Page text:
HOUSTON — In going back over the relay play — or as it’s going to be more formally known, The Relay – in Tuesday’s AL Division Series-extending 4-1 win, manager Kevin Cash gave his Rays what baseball insiders will recognize as the ultimate compliment.
“It’s something,’’ Cash said Wednesday, “you would see in a Tom Emanski video.’’
The longtime scout and coach who produced the well-known, and amusingly advertised, baseball skills videos would indeed be proud of how Rays centerfielder Kevin Kiermaier, shortstop Willy Adames and catcher Travis d’Arnaud teamed to throw out Houston’s speedy Jose Altuve at the plate as he tried to score from first during a key juncture in the fourth inning, with the Rays trying to protect a 3-0 lead.
“Everything had to be perfect,’’ Cash said. “And it was.’’
Here is a breakdown, with help from Statcast, of what each of the Rays did right during the 10-second sequence:
Kevin Kiermaier, centerfielder
As the Astros’ Yordan Alvarez laced a Ryan Yarbrough pitch toward the centerfield wall at a sizzling 113.7 mph (in the top one-third of 1 percent of hard-hit balls), Kiermaier quickly broke back and was well-positioned to play the familiar carom as the ball bounced off the turf and then the wall.
“As soon as the ball hit the wall, he was prepared to be there and get rid of it,’’ Cash said.
Standing 384 feet from home, Kiermaier made a strong, on-target throw, clocked at 87.6 mph, to Adames, who was positioned behind second base as the cutoff man.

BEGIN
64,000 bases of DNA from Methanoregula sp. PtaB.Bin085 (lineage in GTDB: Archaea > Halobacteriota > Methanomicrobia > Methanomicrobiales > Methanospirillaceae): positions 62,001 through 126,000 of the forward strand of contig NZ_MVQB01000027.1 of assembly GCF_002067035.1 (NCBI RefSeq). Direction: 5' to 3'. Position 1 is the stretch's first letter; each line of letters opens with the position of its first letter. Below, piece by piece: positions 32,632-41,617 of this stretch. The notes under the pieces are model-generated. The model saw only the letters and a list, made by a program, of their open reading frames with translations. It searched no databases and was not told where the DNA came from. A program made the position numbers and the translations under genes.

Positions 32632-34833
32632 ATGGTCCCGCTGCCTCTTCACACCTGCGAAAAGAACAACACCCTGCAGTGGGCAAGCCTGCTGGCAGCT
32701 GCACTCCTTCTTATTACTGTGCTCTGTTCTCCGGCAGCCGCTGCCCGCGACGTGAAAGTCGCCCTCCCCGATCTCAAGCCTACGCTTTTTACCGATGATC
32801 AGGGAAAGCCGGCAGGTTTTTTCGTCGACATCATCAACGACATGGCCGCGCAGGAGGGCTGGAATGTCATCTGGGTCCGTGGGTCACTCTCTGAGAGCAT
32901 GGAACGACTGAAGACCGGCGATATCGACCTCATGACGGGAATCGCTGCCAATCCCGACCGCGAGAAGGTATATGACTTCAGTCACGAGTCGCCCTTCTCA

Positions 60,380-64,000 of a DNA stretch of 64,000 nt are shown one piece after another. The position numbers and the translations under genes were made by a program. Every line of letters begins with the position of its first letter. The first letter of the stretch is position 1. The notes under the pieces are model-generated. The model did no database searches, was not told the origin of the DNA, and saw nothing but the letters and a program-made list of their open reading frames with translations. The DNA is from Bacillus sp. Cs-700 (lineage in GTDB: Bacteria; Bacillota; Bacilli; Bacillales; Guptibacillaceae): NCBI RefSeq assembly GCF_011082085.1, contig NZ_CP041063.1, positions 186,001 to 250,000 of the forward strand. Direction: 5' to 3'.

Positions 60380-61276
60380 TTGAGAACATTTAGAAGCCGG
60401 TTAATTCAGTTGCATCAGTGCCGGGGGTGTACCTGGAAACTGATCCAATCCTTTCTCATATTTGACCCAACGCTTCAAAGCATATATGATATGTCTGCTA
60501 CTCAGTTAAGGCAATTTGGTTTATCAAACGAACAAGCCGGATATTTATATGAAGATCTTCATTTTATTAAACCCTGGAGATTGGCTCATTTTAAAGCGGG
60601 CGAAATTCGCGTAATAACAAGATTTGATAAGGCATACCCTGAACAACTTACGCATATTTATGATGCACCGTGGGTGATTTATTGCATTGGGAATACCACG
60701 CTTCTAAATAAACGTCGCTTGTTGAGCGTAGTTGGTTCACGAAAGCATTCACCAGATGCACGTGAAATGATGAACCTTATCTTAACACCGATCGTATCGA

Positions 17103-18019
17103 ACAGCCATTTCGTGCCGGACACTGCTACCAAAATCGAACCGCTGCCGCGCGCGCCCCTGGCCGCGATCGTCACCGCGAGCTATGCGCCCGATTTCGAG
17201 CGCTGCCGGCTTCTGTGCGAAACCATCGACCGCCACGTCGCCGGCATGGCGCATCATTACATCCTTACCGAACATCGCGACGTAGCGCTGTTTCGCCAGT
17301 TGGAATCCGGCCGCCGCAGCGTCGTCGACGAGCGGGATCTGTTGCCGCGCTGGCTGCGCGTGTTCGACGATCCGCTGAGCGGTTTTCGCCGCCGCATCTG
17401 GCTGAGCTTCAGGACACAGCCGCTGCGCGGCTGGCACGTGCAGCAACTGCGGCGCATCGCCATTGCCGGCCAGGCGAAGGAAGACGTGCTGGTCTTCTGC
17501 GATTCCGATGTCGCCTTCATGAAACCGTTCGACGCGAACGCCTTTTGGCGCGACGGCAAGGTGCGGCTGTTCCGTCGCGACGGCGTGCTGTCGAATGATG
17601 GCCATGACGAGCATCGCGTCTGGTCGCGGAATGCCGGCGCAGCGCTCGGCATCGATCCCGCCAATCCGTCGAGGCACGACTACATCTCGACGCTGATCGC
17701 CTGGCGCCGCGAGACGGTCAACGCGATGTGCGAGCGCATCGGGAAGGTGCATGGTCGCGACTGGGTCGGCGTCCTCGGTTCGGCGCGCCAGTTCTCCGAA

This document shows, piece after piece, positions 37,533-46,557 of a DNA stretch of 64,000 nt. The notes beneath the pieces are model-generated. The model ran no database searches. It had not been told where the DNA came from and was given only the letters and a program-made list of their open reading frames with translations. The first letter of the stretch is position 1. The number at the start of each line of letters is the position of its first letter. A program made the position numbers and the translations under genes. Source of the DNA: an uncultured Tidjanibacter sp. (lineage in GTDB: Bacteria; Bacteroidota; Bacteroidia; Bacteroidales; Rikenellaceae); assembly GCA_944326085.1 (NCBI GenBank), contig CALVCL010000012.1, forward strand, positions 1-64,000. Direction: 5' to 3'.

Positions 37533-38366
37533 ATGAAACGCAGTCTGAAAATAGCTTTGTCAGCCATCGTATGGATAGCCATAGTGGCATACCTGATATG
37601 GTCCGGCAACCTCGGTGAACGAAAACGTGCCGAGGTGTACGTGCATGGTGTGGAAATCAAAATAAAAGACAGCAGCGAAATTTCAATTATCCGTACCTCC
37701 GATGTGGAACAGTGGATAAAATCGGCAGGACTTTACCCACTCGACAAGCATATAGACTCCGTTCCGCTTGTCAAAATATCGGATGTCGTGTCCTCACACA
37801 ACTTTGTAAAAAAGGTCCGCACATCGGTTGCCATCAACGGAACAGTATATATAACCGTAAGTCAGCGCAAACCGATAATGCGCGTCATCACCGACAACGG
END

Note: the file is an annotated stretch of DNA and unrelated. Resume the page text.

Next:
“Trying to get it to Willy as quickly as possible to give ourselves a chance,’’ Kiermaier said.
“It was a great throw’’ Adames said, “as always.’’
Willy Adames, shortstop
The key to Adames making his own great throw was being properly positioned so he could receive the ball from Kiermaier, make a quick turn and transfer (0.73 seconds) and fire to the plate.
“The last thing you want to do is catch the ball flatfooted,’ Cash said. “So if you recognize you’re getting a good throw from the outfielder, you go ahead and cheat and turn your body.’’
From there, about 178 feet from home, Adames delivered pretty much a strike, perfectly placed for d’Arnaud to finish the play.
“One of the most incredible, most impressive throws I’ve ever seen,’’ Kiermaier said. “He just knew where the target was even though he wasn’t looking and made a perfect throw.’’
Cash said Adames’ throw was the most impressive part of the play: “For Willy to throw it on a dime — if he throws it high, if he short-hops it, Altuve is safe.’’
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In the moment, Adames said he was just reacting to the situation. “I was excited,’’ he said. “That’s a play I always want to make.’’
Travis d’Arnaud, catcher
D’Arnaud insisted Wednesday that he had the easy part, though his well-timed and placed swipe tag was also critical as Altuve went behind the plate and tried to run his left hand across it.
“There were two perfect throws,’’ d’Arnaud said. “Quick and strong throws, and accurate. They literally had to be two perfect throws and two perfect transfers.’’
Altuve was hustling, breaking from first with a 12-foot lead, clocking at 29.8 feet per second (above the major-league average of 27), and with Astros third-base coach Gary Pettis waving him around, going first to home in 10.45 seconds.
D’Arnaud stood at the plate trying to patiently wait for Adames’ throw and get a peek of where Altuve was going.
“I have to know where the plate is the whole time, so I put my feet where I normally do,’’ he said. “As the ball is coming, I know the ball travels faster than if I were to go get it and turn back, so I sat there and waited. I put my leg down as I caught it.
“I saw him going for the hook slide, so I tagged more to the back to protect against that. I tried to tag him as quickly as I could.
And we nailed him.’’
Yes, they did. Maybe the next Tom Emanski video can include The Relay.
Contact Marc Topkin at firstname.lastname@example.org. Follow @TBTimes_Rays